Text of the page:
About Uninsured Motorist Accidents
As you are likely aware, Georgia law requires all drivers to carry insurance coverage in the following minimum amounts:
- Property damage coverage of up to $25,000 per accident
- Bodily injury coverage of up to $25,000 per person and $50,000 per accident
The purpose of this law is to ensure that there is coverage available to cover the cost of repair or replacement to the vehicles involved as well as the medical expenses of anyone who is injured. However, these minimum coverage amounts don’t seem like much when you consider the cost of the average vehicle or how quickly medical bills can pile up.
So what do you do when the other driver doesn’t have insurance? Sometimes motorists have stopped paying their premiums and their automobile insurance isn’t valid. Sometimes, they never had vehicle insurance at all. If you purchased uninsured motorist coverage through your insurance company, you may be able to submit a claim. You may also have to sue the other driver in order to protect your rights, even if the other driver cannot pay your claim right now. Uninsured motorist claims can be very complicated and difficult to pursue. If you’ve been injured in an accident and the other driver doesn’t have insurance, you should reach out to an Atlanta car accident law firm for help.
Optional Auto Insurance Coverage in Georgia
While Georgia law requires drivers to carry property damage and bodily injury liability insurance, these are not the only available types of coverage—and they are not the only types of coverage that you should consider purchasing. The following types of insurance coverage are optional in Georgia, but buying them is a good idea if you can afford the premiums:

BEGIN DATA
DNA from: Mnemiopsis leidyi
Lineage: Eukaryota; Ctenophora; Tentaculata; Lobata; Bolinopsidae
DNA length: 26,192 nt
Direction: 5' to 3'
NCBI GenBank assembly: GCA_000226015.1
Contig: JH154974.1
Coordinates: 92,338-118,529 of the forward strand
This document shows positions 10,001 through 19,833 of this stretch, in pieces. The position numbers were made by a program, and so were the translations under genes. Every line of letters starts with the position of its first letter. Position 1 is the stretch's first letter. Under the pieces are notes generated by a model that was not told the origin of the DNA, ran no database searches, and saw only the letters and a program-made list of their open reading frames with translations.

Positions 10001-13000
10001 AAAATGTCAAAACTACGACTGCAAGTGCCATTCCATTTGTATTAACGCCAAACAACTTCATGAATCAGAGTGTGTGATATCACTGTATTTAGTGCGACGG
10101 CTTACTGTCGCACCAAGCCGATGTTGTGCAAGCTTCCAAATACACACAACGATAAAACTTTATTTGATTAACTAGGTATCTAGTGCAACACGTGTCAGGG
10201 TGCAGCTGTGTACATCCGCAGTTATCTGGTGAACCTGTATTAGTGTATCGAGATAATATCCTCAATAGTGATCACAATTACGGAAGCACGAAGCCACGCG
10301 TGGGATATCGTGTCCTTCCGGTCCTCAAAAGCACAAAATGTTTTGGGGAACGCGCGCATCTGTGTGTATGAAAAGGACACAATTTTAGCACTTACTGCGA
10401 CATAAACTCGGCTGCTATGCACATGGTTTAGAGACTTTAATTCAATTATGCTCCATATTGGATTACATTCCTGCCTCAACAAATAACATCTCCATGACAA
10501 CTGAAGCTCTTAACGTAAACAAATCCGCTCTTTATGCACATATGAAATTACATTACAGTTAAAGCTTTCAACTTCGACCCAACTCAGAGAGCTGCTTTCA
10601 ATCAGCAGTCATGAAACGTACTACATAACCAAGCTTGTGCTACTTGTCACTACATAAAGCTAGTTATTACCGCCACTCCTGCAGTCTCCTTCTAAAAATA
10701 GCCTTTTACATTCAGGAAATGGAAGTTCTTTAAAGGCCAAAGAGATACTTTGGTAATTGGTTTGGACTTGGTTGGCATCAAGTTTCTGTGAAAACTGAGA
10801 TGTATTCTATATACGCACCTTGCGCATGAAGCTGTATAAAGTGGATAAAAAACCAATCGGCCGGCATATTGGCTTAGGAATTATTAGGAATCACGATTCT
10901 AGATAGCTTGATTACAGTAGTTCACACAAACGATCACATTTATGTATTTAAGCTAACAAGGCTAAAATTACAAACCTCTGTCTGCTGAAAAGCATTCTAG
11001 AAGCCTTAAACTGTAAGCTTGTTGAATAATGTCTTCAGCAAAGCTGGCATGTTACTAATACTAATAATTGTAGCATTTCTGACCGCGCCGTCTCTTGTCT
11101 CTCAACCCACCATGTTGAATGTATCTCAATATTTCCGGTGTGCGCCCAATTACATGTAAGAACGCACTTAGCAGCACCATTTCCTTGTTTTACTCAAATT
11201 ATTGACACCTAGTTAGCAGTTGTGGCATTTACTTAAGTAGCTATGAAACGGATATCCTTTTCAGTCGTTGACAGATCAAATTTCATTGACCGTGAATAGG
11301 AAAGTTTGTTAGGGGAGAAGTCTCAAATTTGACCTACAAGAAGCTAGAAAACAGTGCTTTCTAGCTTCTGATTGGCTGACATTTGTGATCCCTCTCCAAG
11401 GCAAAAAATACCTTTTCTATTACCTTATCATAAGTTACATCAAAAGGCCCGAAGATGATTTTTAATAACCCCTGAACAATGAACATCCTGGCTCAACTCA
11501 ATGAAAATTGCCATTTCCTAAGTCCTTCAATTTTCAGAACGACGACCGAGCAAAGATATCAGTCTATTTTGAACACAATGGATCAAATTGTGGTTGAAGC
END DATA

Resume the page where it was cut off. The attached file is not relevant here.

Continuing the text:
- Medical Payments (Med Pay) Insurance – Med Pay provides “no-fault” coverage for your medical bills when you get injured in an accident. Health insurance often won’t cover these expenses, so paying for Med Pay helps ensure that you won’t face a mountain of medical bills if you are responsible for a collision.
- Collision and Comprehensive Insurance – Collision and comprehensive insurance cover the cost of repairing your vehicle when you can’t file a claim under another driver’s property damage policy. Collision insurance covers your repair bills when you cause an accident, while comprehensive insurance covers damage from other causes.
- Uninsured/Underinsured Motorist (UIM) Insurance – UIM insurance allows you to seek compensation from your insurance company when another driver is liable for an accident but doesn’t have adequate (or any) insurance coverage. Filing a UIM claim is similar to filing a claim under the other driver’s policy, and you need proof of fault to collect payment from your insurer.
Georgia’s Insurance Law for Rideshare Companies (Uber and Lyft)
Under Georgia law, rideshare companies like Uber and Lyft are required to carry liability insurance that provides coverage to injured passengers and other drivers. The minimum insurance requirements for rideshare companies in Georgia are:
- $1,000,000 per accident when drivers are en route to pick up passengers or providing rides; and,
- $50,000 per person and $100,000 per accident when drivers are logged in to ridesharing apps but not en route or providing rides.
Of course, Uber and Lyft drivers are still required to carry auto insurance coverage as well. As a result, in cases involving serious injuries, rideshare accident victims will often be able to pursue multiple claims for just compensation.
Georgia Dram Shop Liability Laws for Drunk Driving Accidents
Another lesser-known area of the law that can come into play in car accident cases is Georgia’s Dram Shop Act. The Dram Shop Act essentially allows car accident victims to hold bar owners liable for their injuries if their customers caused a drunk driving accident. The Dram Shop Act will only apply in one of the two following scenarios:
- The establishment served alcohol to someone under the age of 21 who then caused an accident; OR
- The establishment served alcohol to someone who was noticeably intoxicated who then caused an accident.
If the person who caused your accident had been out drinking immediately beforehand, you may be able to pursue a claim against the bar or restaurant.